Hostile Takeover Bid

Hostile Takeover Bid

An attempt to take over a company without the approval of the company's board of directors. When vying for control of a publicly-traded firm, the acquirer attempting the hostile takeover may proceed to bypass board approval in one of two ways typically.

First, the acquirer may attempt to buy enough shares of the company in order to acquire a controlling interest in the firm. Second, the acquirer may instead try to persuade existing shareholders to vote in a new board which will accept the takeover offer.

It is often difficult to acquire a controlling interest in a publicly-traded firm. Such a bid requires a large amount of capital and a good strategy to avoid bidding up the price too high. There are two main tactics employed to acquire a controlling interest. First, the acquirer may make a tender offer to the company's shareholders, pledging to buy shares of the company for a set price above the prevailing market price. Alternatively, an acquirer may wish to accumulate shares by buying directly in the market. However, this buying may cause a sharp increase in the stock price.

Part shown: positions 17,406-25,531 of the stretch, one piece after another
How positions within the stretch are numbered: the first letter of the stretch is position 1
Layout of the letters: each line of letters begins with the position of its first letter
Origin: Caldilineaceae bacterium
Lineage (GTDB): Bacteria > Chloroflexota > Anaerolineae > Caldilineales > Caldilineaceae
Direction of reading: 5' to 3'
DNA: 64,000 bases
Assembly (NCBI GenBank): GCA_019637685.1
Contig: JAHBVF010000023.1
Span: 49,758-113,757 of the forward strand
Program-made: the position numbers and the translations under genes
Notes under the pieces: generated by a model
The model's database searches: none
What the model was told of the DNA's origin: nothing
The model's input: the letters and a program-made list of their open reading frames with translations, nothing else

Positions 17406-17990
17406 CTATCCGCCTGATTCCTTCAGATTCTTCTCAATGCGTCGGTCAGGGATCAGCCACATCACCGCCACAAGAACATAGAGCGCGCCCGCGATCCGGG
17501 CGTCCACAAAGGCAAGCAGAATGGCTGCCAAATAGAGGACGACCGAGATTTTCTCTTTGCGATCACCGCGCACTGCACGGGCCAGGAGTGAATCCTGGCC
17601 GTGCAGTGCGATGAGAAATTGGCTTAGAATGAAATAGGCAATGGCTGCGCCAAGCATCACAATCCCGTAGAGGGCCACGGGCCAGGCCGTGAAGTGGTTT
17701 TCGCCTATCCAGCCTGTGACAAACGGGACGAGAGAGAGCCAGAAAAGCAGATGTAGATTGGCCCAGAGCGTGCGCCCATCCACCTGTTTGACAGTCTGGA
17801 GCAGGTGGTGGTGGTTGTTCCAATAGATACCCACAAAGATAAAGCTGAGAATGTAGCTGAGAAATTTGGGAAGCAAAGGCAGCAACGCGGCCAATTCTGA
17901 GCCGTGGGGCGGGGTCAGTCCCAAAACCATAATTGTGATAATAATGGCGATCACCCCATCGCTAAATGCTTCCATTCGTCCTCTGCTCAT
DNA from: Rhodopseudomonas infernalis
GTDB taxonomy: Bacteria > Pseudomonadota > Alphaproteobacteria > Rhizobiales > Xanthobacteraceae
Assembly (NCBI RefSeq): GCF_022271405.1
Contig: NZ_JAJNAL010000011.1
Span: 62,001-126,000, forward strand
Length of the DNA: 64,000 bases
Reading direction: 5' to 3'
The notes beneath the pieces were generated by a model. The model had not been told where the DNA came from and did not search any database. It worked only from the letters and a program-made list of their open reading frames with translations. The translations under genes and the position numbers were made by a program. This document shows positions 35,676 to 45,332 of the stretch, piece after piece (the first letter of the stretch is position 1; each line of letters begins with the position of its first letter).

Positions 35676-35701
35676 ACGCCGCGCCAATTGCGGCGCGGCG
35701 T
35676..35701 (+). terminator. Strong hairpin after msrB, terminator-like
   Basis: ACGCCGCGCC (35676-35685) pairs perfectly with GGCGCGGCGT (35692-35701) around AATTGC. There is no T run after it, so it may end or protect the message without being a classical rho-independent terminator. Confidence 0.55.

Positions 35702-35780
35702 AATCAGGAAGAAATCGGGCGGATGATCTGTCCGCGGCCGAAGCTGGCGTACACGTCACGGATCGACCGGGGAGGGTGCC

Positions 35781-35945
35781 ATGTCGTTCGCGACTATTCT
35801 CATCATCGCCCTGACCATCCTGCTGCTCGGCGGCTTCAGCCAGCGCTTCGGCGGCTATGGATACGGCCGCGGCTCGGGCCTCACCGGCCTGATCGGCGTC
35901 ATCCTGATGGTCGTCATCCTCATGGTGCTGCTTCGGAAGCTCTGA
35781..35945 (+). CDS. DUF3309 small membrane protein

In either case, the acquirer must pay a premium over the market price to gain control over the firm.

Investment dictionary. . 2012.

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